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Many of you may remember, as kids, the challenge to sync the step on an escalator as it meets the solid ground at the end of its course.
Somewhat like that was my experience when I was about to leave india.
It all started about when I had to catch the train from Nasik, Maharashtra to Mumbai, in the same state. Practically a short ride, only 3 hours. Nothing really when speaking about traveling India by rail.
However the train didn't arrive on time. That is typical. India's definition for 'on time' is much looser and it is backed up by compaction and tolerance for the consequences of being late anywhere.
But when it comes in touch with the western hemisphere this touch is more like collision.
While on the train I had relaxed in the company of Mr. Kudadeen, a tourist of Indian origin that grew up in Mauritius and came as a representative of a british joint venture to seek for potential green startups.
We talked about many common ideas and experiences, while sitting on our suitcases in the passage between two cars.
As we approached Mumbai the time was tight until my El Al flight departure.
Once at the last stop, I jumped out with my luggage and my friend joined me on the local densed metro train to the airport nearest stop.
Jumping off the netro I ran for a public phone while my friend watched the bags on the platform.
I wanted to note the airline ground staff that I am late and maybe they can swap my seat with another stand by passanger. Nothing came out of that.
I ran back and we carried the suitcases across a few platforms and stai cases, down to the road. I quickly jumped from one cab to another like a bee searching for a sweet flower, and bargained a right fare to the airport. We threw the luggage on the roof rack and jumped in. That was when we realized that we are the only ones in a hurry. The road was jammed and slow.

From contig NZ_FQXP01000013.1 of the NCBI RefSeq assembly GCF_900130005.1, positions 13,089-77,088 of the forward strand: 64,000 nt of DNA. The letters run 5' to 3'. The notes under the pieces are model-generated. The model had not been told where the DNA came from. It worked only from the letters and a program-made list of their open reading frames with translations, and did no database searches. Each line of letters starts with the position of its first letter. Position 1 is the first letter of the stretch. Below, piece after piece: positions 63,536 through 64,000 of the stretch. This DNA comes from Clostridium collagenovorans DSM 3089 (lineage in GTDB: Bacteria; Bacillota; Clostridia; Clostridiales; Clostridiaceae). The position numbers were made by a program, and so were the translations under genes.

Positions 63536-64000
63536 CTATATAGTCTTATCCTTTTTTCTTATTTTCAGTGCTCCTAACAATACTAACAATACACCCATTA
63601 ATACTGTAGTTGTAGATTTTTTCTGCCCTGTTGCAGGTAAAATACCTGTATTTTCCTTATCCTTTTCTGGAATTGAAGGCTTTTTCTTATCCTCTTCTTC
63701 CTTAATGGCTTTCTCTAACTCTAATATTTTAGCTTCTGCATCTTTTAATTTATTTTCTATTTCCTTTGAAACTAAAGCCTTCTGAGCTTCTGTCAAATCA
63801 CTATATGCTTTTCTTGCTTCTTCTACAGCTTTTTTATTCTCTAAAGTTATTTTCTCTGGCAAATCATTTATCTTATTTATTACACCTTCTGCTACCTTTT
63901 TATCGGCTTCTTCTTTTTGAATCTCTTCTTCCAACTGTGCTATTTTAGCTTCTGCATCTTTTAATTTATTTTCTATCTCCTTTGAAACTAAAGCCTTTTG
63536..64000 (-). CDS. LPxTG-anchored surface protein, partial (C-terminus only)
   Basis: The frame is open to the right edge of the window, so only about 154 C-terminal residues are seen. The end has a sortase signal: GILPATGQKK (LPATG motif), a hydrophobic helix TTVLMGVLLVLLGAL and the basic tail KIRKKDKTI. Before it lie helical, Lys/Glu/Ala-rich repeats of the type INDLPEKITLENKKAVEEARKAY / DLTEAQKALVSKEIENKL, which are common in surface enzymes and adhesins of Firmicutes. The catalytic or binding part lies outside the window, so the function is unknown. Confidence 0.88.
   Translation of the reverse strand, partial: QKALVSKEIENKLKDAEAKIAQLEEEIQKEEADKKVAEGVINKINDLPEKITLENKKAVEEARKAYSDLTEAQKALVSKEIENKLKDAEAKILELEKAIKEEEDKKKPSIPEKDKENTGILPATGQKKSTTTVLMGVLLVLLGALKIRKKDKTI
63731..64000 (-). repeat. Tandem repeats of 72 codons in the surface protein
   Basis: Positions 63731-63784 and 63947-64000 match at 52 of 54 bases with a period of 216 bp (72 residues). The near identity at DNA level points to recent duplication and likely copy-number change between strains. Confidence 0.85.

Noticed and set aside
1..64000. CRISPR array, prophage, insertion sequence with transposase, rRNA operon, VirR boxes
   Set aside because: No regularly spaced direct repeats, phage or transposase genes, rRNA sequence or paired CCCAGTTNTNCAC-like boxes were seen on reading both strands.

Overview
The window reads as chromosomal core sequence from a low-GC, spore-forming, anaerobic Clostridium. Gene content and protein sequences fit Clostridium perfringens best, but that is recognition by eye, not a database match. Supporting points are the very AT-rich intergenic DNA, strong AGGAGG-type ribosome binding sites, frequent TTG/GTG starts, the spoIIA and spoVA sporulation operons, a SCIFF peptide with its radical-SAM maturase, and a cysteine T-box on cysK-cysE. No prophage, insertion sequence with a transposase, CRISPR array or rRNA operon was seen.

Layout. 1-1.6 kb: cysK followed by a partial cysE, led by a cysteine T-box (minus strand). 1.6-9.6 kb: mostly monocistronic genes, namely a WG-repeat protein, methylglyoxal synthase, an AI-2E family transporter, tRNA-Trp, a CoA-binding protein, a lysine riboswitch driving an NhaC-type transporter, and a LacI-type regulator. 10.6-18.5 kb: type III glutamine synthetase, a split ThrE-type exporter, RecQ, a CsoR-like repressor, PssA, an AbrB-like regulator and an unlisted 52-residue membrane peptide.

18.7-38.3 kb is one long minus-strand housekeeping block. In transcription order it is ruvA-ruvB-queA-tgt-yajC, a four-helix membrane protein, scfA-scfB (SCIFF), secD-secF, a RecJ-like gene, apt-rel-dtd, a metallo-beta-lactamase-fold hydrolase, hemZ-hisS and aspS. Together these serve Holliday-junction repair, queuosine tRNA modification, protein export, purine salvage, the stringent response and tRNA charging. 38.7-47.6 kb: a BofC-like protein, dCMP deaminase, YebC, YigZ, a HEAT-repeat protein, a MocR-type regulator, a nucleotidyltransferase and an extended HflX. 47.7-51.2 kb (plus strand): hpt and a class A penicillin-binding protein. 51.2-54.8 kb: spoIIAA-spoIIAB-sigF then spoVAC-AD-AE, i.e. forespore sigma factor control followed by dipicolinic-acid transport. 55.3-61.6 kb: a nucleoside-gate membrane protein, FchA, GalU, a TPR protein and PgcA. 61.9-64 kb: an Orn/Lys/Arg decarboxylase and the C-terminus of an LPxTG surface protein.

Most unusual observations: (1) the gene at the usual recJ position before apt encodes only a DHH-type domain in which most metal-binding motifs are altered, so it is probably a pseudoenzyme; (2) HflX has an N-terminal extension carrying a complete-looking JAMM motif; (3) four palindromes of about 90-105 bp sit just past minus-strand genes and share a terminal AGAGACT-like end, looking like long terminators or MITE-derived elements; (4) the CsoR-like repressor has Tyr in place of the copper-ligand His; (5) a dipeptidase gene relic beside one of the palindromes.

We arrived at the gate to the ariport departure hall as the clock showed 20 minutes to take off. I jumped out of the cab hit the ground running into the check in desk. My friend stayed behind with the cab driver to wait for me in the event that I missed the flight.
The check in dest was obviously empty (despite all passengers being traveling Indian time), the lady told me it is too late. I insisted. Then another passanger showed up, a lady in her 60's. We both insisted to board the plain. They refereed us to a back room. The guy sitting there called the **** pit in his intercom phone. The pilot said it is too late. 15 minutes to take off. The lady passanger said she is a nurse at an Israeli hospital and must be there for her shift the next day. The guy seemed hesitant to nudge the pilot again, but we both were persistant. 10 minutes to take off. The guy calls the pilot again an the pilot says no. Energy drop... a couple of minutes pass. The phone rings. The pilot on the other end gave his OK for boarding. Energy boost. We are told to leave our names and luggage and run for the boarding gate. A hostess leads us a
Also by Etan Doronne
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